THE KING'S MAN is the story of the beginnings of a discreet intelligence organization. The year is 1902. Orlando Oxford (Ralph Fiennes) was a fighter once but has now given up violence. He is in South Africa with his wife Emily (Alexandra Maria Lara), son Conrad and man Friday Shola (Djimon Hounsou) to meet a British regiment. A rebel suddenly attacks the regiment and it leads to the death of Emily. Before she dies, she tells Orland to promise her that he’ll keep Conrad away from war and violence. Oxford agrees. 12 years have passed. The year is now 1914. A grown-up Conrad (Harris Dickinson) is interested in joining the Army. Orlando, obviously, is dead against the idea. One day, British General Herbert Kitchener (Charles Dance) visits Orlando and tells him that the life of Archduke Franz Ferdinand of Austria (Ron Cook) is in danger. An attack on his convoy is foiled with the help of Conrad. However, in the second attempt, the killer succeeds and the Archduke dies. Meanwhile, somewhere, deep in the mountains, a cabal headed by a psychotic chief, is gearing up to cause destruction and mayhem around the world. One of the cabal members is Grigori Rasputin (Rhys Ifans), a priest who has a considerable influence on Tsar Nicholas of Russia (Tom Hollander). England fears that if Russia withdraws support to them in World War I, they’ll have a tough time. England’s intelligence team is confident that Rasputin must be stopped as he could alter the mind of the Tsar. Hence, Orlando, Conrad, Shola and Polly (Gemma Arterton) head to Russia to carry out Rasputin’s assassination. What happens next forms the rest of the film.
Matthew Vaughn's story is quite nice, for a standalone film; the way real-life characters and events have been seamlessly woven into the plot is impressive. However, since it’s a part of the KINGSMAN film series, the storyline is just decent and not as great as the previous two films in the series. The same goes for Matthew Vaughn and Karl Gajdusek's screenplay. The narrative is engaging but the impact is limited as it’s set in an altogether different era. To add to it, the goings-on are fine but not as gripping as in the first two films. A few scenes, however, are exceptionally well thought of. The research is also spot-on. Dialogues are thankfully quite witty and fun and add to the film’s entertainment quotient.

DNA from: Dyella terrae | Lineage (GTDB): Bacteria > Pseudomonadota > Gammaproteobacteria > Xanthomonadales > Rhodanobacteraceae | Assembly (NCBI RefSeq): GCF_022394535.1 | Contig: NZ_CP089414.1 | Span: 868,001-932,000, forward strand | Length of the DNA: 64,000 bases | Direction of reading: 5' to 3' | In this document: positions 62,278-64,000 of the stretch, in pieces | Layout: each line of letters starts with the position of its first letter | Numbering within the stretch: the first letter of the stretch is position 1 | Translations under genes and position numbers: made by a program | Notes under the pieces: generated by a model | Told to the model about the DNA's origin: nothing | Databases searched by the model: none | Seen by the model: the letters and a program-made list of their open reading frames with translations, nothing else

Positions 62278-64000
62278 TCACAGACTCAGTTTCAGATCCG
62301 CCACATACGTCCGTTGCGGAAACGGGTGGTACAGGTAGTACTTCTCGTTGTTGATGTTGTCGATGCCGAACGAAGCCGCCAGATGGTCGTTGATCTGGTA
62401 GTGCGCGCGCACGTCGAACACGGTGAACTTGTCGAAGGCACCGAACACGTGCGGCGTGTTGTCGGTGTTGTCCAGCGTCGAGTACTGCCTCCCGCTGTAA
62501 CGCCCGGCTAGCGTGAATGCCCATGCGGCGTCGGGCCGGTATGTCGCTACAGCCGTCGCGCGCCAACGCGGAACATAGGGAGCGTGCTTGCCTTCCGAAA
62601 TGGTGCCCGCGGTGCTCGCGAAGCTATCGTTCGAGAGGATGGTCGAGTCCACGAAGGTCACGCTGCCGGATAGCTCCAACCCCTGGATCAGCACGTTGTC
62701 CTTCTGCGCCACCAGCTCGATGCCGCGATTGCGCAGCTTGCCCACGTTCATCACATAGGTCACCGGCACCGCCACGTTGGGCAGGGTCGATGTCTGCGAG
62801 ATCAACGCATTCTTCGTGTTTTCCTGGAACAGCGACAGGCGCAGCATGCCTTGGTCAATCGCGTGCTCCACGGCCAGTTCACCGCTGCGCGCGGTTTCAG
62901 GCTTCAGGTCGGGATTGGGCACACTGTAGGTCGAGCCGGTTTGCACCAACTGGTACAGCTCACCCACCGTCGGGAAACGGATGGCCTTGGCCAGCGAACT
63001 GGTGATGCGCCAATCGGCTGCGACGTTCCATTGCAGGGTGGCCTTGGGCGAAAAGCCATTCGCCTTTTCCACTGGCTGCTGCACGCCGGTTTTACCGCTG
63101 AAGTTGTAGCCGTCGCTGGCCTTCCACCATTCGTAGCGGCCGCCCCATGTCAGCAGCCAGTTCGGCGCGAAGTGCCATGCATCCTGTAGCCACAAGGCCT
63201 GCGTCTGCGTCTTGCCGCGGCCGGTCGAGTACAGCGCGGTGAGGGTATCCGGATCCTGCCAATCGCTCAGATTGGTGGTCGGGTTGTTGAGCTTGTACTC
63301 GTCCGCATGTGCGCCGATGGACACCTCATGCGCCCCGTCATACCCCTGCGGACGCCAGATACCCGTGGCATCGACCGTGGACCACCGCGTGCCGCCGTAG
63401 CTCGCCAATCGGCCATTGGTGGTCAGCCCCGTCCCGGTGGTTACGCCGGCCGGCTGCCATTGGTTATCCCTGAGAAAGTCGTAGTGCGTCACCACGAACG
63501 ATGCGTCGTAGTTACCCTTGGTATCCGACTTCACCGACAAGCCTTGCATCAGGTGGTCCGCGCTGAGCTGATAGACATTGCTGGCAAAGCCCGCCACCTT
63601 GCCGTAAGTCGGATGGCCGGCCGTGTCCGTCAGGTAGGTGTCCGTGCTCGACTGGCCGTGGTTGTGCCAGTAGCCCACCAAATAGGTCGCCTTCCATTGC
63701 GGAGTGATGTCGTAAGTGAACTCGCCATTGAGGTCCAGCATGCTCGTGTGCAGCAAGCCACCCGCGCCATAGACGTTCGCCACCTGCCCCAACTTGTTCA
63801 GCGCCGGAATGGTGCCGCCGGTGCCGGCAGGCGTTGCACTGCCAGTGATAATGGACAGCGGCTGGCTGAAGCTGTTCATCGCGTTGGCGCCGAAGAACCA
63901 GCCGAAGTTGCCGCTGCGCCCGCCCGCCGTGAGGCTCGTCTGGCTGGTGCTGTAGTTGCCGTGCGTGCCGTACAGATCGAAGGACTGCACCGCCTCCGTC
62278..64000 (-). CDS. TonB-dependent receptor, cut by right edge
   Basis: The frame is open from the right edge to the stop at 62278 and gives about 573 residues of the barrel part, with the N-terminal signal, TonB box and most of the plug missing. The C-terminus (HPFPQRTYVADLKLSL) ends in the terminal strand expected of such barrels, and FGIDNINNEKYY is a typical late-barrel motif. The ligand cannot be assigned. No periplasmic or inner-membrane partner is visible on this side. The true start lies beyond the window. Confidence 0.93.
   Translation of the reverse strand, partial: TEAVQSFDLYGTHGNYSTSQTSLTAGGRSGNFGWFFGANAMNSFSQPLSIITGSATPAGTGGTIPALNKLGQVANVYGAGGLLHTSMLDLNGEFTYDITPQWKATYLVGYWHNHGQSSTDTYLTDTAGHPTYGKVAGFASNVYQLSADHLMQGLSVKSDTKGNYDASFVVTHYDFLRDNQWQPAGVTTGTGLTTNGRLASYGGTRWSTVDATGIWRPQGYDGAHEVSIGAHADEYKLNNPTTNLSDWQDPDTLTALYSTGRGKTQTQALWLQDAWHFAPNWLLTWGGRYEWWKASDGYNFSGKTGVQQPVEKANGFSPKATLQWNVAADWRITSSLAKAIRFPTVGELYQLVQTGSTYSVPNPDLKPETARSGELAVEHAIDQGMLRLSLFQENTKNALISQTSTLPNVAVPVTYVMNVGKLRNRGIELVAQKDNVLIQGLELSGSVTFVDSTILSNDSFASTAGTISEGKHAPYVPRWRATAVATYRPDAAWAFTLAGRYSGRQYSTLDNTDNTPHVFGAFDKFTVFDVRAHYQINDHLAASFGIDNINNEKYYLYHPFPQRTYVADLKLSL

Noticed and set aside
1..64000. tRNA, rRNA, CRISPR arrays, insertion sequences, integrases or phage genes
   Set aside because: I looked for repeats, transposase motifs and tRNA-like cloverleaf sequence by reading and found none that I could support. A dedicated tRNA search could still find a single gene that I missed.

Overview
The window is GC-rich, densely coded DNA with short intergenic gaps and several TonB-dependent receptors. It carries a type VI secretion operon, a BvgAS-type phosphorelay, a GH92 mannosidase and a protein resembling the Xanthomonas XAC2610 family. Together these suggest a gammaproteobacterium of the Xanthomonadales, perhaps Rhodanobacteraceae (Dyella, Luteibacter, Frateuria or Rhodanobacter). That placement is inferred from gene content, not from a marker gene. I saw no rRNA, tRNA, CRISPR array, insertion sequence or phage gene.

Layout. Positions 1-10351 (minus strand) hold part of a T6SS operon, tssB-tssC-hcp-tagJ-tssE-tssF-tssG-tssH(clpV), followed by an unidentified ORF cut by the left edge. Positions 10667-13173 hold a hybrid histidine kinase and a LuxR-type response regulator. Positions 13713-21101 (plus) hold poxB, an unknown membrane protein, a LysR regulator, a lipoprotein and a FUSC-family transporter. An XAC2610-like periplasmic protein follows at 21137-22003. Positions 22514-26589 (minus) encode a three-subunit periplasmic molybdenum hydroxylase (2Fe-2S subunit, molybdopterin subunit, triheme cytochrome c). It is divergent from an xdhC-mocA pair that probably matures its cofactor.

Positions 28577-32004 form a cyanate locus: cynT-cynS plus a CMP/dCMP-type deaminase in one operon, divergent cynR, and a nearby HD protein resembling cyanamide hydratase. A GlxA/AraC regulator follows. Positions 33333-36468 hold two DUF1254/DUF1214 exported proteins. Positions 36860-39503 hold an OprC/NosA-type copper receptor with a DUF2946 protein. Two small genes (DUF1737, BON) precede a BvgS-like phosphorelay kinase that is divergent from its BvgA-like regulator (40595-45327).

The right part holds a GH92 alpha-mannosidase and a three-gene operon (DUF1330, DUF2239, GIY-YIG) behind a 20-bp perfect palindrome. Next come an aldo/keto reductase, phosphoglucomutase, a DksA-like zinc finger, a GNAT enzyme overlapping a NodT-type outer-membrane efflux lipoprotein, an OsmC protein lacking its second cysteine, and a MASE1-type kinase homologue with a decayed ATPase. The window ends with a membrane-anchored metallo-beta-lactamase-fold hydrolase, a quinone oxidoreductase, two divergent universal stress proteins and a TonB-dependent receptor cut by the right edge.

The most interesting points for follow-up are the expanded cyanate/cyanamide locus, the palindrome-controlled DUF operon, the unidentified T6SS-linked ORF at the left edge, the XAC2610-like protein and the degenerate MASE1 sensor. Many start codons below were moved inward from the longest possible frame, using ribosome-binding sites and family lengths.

Matthew Vaughn's direction leaves a lot to be desired for most parts of the film. One can see the intention of the maker was to inform viewers how the Kingsman began and under what circumstances. However, moviegoers would obviously expect THE KING'S MAN to be in the same zone as KINGSMAN: THE SECRET SERVICE  or KINGSMAN: THE GOLDEN CIRCLE . For example, a film like BACK TO THE FUTURE PART III  was also set in a different time zone and yet, it seemed like a film from the same franchise. That doesn’t happen here. The other problem with the film is that it is awarded an ‘A’ certificate. The earlier films of this franchise were too violent but this one is not. Hence, the adults-only rating can curtail its box office prospects.
Ralph Fiennes is in fine form and is apt for the part. He’s especially exceptional in the latter part of the film when he’s down and out. Harris Dickinson lends able support. Djimon Hounsou gets his moments to shine. Gemma Arterton is too good in a small role. Rhys Ifans is a surprise and the impact raises many notches in his scenes. Tom Hollander plays as many as three characters – Tsar Nicholas of Russia, King George of England and Kaiser Wilhelm of Germany and is decent. Charles Dance, Ron Cook and Alexandra Maria Lara are fine in their small roles. Matthew Goode (Morton) leaves a mark. Daniel Brühl (Erik Jan Hanussen) and Aaron Vodovoz (Felix Yuzupov) are wasted. The same goes for Valerie Pachner (Mata Hari); her character is iconic and deserved more screen space. Aaron Taylor-Johnson (Archie Reid) is lovely.
Matthew Margeson and Dominic Lewis's music has cinematic appeal. Ben Davis's cinematography is spectacular and the hilltop location especially is very well captured. Darren Gilford's production design is rich and very detailed. The action this time is less gory, unlike the previous two KINGSMAN films which were too violent. VFX is top-class. Jason Ballantine and Rob Hall's editing could have been slicker.
On the whole, THE KING’S MAN rests on some fine performances and a very exciting climax. However, its treatment and setting are different from the previous two editions in this franchise due to which fans of the series might feel shortchanged. Also, it has been unfairly awarded an ‘A’ certificate despite not being as violent as the prequels. On the positive side, it has got a wide release and doesn’t have any film for competition at the ticket window for the next couple of weeks.
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